Give comic book female Thor, black Cap a chance

Lisa
Lisa Goudy
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In general, most people have always been hesitant of change.

Lisa Goudy

This is a fact we should try and alter. Oftentimes we make horrible assumptions when a change is announced, but after it’s implemented, we embrace it. This isn’t always the case, of course, but we can’t truly know if the change will be good or bad until we give it a chance.

Many people seemed to have a meltdown of sorts earlier this week when Marvel announced that, in a new comic book line launching this fall, Thor would be female.

Inspired by Norse mythology, the original Thor is the son of Odin who wields a hammer.

His powers, such as summoning up lightning, come from his hammer, Mjolnir, which has an inscription that reads: “Whosoever holds this hammer, if he be worthy, shall possess the power of Thor.”

Marvel’s announcement included that this inscription will be updated because, for the first time ever, a female character will be worthy of that power.

Several comments I read on Facebook and Twitter were pretty offensive. A lot of people commenting on the announcement didn’t appear to have actually read the entire announcement.

A good chunk of the comments were sexist, opposing having a female take up the mantle. That or they were offensive to transgender people by suggesting the original Thor is turning into a female. But the Thor we know and love isn’t changing gender. He isn’t transforming into a woman.

He’s still going to exist. The original Thor will still exist using his magical axe Jarnbjorn, something he used in his younger years. He just won’t be worthy to wield his hammer anymore. The person who will be worthy to wield Mjolnir is female.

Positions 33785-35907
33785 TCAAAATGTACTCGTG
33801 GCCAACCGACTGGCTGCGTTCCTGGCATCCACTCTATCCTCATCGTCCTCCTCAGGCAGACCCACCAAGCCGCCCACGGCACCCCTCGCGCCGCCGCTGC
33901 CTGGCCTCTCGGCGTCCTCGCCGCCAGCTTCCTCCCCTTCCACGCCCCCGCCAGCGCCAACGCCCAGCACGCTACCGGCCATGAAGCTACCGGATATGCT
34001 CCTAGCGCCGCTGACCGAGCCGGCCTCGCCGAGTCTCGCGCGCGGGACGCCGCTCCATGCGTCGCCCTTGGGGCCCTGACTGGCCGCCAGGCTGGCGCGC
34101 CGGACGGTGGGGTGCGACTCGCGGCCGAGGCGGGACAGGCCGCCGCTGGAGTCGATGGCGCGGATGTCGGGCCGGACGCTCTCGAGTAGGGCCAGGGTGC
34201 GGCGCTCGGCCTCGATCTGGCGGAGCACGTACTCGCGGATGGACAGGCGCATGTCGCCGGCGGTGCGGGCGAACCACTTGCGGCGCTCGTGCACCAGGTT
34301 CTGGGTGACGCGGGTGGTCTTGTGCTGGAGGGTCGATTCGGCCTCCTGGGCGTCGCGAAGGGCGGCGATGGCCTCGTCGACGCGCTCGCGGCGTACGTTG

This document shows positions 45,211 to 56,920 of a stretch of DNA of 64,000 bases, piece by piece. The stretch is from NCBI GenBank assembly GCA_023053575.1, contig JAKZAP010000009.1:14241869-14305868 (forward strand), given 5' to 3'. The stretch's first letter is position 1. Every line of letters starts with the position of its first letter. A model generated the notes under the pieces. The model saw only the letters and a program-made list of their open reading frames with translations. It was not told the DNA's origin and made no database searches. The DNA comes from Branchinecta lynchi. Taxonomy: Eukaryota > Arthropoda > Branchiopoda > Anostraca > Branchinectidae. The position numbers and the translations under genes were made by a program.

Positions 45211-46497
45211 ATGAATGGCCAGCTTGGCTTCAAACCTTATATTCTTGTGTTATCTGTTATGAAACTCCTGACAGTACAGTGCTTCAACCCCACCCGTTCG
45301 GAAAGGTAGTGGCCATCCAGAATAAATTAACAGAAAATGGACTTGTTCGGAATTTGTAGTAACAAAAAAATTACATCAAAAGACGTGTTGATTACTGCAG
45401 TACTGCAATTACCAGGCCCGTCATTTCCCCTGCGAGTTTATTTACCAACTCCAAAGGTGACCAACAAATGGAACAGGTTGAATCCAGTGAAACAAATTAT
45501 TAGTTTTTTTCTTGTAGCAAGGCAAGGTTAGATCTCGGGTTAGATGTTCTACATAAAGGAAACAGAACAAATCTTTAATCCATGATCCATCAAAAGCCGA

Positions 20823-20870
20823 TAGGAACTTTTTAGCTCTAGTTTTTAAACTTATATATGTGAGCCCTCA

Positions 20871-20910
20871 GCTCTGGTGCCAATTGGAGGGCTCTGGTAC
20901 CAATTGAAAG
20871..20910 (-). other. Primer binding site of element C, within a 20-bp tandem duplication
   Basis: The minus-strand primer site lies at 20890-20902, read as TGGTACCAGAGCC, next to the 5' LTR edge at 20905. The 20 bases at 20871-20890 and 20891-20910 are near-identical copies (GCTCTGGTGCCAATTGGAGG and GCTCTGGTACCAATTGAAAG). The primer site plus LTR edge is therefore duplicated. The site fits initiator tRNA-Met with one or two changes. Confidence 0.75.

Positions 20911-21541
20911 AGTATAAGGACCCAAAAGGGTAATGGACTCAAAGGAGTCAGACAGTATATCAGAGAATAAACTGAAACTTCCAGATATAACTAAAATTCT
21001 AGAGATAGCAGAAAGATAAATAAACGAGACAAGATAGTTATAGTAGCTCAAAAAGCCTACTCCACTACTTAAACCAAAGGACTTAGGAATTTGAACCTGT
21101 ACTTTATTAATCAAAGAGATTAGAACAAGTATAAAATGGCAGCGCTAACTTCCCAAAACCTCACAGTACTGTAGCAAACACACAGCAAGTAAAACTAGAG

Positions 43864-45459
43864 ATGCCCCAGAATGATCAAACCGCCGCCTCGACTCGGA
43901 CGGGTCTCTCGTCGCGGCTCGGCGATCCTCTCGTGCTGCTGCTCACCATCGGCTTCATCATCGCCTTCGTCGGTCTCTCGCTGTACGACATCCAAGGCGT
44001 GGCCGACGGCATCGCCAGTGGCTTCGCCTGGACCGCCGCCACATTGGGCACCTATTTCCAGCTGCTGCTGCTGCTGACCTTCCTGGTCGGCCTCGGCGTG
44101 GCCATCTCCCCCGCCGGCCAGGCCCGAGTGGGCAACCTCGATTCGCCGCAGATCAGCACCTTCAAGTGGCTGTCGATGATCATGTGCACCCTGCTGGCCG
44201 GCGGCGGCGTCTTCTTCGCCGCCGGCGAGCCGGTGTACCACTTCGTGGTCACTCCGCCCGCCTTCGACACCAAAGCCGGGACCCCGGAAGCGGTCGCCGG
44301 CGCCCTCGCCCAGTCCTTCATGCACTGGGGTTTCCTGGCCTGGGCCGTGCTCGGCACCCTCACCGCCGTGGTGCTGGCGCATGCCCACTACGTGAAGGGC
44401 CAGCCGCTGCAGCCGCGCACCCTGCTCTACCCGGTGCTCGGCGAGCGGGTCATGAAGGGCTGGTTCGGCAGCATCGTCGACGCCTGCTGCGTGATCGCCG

Marvel has turned the power of Thor into an alter ego that many other characters can assume. A few other characters such as Captain America and Superman have been deemed worthy of the power of Thor in the past. Now we shall see a female assume that role.

I don’t think this solves the issue of the underrepresentation of strong female characters in the comic book universe.

After all, even with all of the popular superhero movies out these days, we still have yet to see a successful superhero film with a strong female lead. Wonder Woman has never had her own solo film and there is no word on the possibility of a Black Widow movie.

And of course we haven’t seen very many original, mass-advertised female superheroes either. I do believe that’s something we need to see.

However, creating a female version of a top character is a good start. I think if it’s done correctly, this could be a good step.

I realize a lot of fans are outraged and a lot of fans are intrigued. Just give it a chance.

You might be surprised.

Also this fall, another major change is coming to the alter ego of a beloved top character. Captain America will be black. Sam Wilson, also known as Falcon, will be taking up Cap’s mantle.

This is another decision following in similar steps as making a female Thor. There are a lot of diverse comic book readers out there so it’s about time more of that diversity is represented on the page.

As good as these decisions are and as hopeful as I am to see how they play out, I’d much rather see an original, strong, character in the comic book industry with a positive portrayal.

These characters should be female or black or some other minority underrepresented in pop culture. That would do even more for equality, something I truly believe in.

Follow Lisa Goudy on Twitter @lisagoudy.

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